Eight ounce glasses of water, eight times per day: this has been the water drinking mantra pushed by health professionals, beverage companies, and popular media for decades. From the number of people sipping on water bottles on a constant basis, it seems like the “drink more water” message is getting through. But is this message accurate? And where did it come from?
It may surprise you to learn that there has never been any scientific evidence to support the “eight by eight” doctrine when it comes to proper hydration. The first recorded scientific endorsement of a water intake recommendation appeared as a brief footnote in 1945, when the Food and Nutrition Board of the National Academy of Sciences published its Dietary Guidelines. (1) And like many other nutrition recommendations, it appears that individual needs for water vary widely, and 64 ounces of pure water every day may actually be too much for some people. (2) So how do you determine how much water you need as an individual?
How much water do you really need?
There’s no question that adequate hydration is important, as water is a critical nutrient, but the eight by eight guidelines are a gross oversimplification. There is no universal requirement for water intake, and your needs will vary widely based on age, gender, body size, health status, and physical activity levels. Numerous environmental factors, such as high temperature and humidity levels, also influence water needs. (3) It is difficult to estimate an exact amount of water needed for an individual, so thirst should be used as a general guideline for most individuals. In other words, if you are thirsty, drink, and if you’re not thirsty, don’t force yourself to drink simply because you believe it to be a healthy practice.
Additionally, the eight cups a day recommendation typically does not account for the water content of food. Many Paleo staples are surprisingly high in water; besides just fruit and vegetables, foods like yogurt, salmon, eggs, and potatoes are about 75% water, and four ounces of broiled salmon provides about one half cup of water. (4) If your diet is full of water-rich fruits, vegetables, and animal products, you may not need as much liquid water as you think. And if you’re eating soups or broths, that volume should certainly be counted towards your daily fluid intake.
Let thirst be your guide
Thirst is a sufficient indicator for most people of hydration status. From an evolutionary perspective, thirst has done a pretty good job of enabling us to survive as a species. While many believe that thirst is an indicator that a person is already dehydrated, this claim has not been substantiated by any research. (5) Thirst actually begins when the concentration of blood, an accurate indicator of our state of hydration, has risen by around two percent; experts generally define dehydration as beginning when that concentration has risen by at least five percent. (6) So while thirst is a good indicator that a drink would help maintain good hydration, it doesn’t necessarily imply dehydration.
Exceptions to thirst guiding hydration might include athletes engaged in exceptionally strenuous activity, when dehydration is far more common and adequate rehydration is essential to athletic performance as well as good health. Drinking plain water can improve performance in endurance exercise, but there are further performance improvements when carbohydrate and electrolytes are added. (7) Sodium should be included in fluids consumed during exercise lasting more than 2 hours, and is beneficial for aiding rehydration for anyone engaged in moderate activity. (8)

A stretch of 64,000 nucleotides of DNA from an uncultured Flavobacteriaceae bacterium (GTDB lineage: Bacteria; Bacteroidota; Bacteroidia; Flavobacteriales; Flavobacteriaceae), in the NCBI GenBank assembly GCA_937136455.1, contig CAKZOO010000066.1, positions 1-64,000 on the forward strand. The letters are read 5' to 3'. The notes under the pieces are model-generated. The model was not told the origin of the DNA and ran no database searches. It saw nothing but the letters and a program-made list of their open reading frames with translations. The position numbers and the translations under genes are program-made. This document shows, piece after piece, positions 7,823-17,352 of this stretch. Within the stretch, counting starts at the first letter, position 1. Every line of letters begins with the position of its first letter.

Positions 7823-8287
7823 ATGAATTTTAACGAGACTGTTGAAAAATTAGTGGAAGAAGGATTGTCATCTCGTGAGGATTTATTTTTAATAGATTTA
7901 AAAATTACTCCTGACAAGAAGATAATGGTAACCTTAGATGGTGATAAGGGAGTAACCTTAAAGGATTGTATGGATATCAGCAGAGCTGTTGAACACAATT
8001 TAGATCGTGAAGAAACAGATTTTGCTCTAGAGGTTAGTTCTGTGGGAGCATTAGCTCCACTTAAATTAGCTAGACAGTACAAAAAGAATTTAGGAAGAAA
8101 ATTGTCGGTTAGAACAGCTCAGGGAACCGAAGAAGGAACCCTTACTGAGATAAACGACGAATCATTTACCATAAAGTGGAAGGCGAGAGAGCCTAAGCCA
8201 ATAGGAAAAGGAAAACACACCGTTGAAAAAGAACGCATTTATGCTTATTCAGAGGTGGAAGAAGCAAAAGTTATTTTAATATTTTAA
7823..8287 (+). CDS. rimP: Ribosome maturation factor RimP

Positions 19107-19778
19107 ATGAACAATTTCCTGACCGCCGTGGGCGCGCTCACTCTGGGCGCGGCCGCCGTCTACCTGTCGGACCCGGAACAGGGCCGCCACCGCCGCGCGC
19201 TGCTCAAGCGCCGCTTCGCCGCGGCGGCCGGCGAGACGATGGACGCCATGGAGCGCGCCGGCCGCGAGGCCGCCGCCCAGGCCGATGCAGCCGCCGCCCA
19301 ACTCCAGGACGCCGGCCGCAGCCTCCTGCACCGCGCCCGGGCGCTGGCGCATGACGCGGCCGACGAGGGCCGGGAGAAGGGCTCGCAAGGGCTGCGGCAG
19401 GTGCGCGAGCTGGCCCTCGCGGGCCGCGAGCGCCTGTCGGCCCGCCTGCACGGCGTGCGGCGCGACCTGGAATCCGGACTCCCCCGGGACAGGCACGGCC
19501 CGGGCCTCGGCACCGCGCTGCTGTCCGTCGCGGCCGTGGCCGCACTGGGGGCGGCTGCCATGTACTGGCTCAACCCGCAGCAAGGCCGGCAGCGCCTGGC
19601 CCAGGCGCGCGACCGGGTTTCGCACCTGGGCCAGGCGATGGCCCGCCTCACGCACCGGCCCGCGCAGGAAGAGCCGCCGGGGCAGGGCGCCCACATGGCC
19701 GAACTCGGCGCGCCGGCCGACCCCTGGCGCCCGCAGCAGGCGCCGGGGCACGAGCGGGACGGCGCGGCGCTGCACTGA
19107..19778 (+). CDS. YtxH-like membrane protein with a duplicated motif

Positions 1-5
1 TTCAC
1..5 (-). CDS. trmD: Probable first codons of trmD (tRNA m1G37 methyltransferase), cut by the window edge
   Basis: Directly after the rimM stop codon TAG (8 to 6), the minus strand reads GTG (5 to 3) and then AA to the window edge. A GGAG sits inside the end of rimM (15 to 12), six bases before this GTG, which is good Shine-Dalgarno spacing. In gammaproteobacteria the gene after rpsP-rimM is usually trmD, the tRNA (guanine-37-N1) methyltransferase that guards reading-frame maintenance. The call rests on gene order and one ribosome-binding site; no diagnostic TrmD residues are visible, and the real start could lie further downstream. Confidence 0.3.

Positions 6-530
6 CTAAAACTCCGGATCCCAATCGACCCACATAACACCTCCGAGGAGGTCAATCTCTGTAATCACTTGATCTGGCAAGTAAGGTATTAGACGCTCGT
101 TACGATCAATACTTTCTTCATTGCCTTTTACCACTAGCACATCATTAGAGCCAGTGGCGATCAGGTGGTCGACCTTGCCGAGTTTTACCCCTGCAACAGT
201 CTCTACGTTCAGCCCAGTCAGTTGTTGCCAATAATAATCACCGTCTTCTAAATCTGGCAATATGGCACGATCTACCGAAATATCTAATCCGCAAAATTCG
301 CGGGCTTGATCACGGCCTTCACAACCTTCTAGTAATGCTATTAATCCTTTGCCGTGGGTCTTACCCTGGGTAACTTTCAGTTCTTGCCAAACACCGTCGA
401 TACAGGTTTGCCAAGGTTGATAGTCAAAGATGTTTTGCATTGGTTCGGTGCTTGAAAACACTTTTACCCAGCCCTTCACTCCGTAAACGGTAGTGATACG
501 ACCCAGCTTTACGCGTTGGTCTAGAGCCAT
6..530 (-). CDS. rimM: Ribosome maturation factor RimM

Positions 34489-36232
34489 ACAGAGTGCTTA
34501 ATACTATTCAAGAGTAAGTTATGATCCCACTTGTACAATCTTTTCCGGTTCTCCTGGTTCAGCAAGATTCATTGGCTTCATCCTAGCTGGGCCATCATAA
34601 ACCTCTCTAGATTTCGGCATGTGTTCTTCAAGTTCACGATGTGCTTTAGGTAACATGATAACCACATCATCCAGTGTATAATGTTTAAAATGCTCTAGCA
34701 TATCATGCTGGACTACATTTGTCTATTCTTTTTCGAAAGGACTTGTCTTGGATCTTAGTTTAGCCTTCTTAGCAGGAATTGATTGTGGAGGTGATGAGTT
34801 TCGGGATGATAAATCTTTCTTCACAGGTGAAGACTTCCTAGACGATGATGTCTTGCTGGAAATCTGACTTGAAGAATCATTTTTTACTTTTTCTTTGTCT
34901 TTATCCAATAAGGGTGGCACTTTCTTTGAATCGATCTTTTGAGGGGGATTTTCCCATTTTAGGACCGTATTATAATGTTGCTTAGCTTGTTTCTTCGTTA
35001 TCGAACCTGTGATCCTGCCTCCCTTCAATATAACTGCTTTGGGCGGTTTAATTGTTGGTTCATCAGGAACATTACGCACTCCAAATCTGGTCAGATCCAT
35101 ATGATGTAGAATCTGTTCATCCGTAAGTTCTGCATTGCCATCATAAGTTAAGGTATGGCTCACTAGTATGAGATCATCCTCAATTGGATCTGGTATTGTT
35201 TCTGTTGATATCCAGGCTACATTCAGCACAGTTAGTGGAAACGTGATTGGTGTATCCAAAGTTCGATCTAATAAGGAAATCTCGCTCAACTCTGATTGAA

People with health conditions that affect their thirst, such as diabetes or kidney disease, may need more precise estimations of fluid needs on a daily basis. Excessive thirst is a symptom of hyperglycemia, among other diseases, and not necessarily an indication of dehydration. If you find yourself having constant thirst despite drinking regularly, you may have a serious condition that needs treatment from a medical professional. Again, individual needs will vary greatly, so pay attention to your own health.
What should you be drinking?
Pure water is probably good enough for recreational athletes engaged in mild to moderate activity. Those doing intense training or those who sweat excessively, however, will need electrolytes in addition to water, and possibly even sodium tablets. Sodium is essential to avoid hyponatremia, a serious condition caused by a lack of salt in the blood, leading to water imbalance and water build-up in the brain. (9) Therefore, sodium is one of the major electrolytes that is essential to include in a rehydration beverage following strenuous exercise.
There are many great natural alternatives to commercial sports drinks for replacing electrolytes during and after strenuous exercise. Bone broth is full of minerals such as calcium and magnesium, which can help with muscle contraction and relaxation, as well as amino acids for improved muscle and joint repair, making it a great choice for athletes. Coconut water has a good mix of electrolytes and simple sugars to aid in sports performance, though extra salt may need to be added to some brands that are lower in sodium to optimize rehydration.
Take home message: Drink what you want!
The best advice I can give when it comes to water consumption is let your thirst be your guide, and adjust your fluid intake depending on your lifestyle and environment. If you are relatively sedentary, live in a cold climate, don’t sweat much, or eat water-rich foods, you probably don’t need to be drinking eight cups of water a day. There’s no evidence to support those recommendations, and forcing down excess water throughout the day is not only unnecessary, but can cause damage if done too frequently. For most people, the body is its own best guide.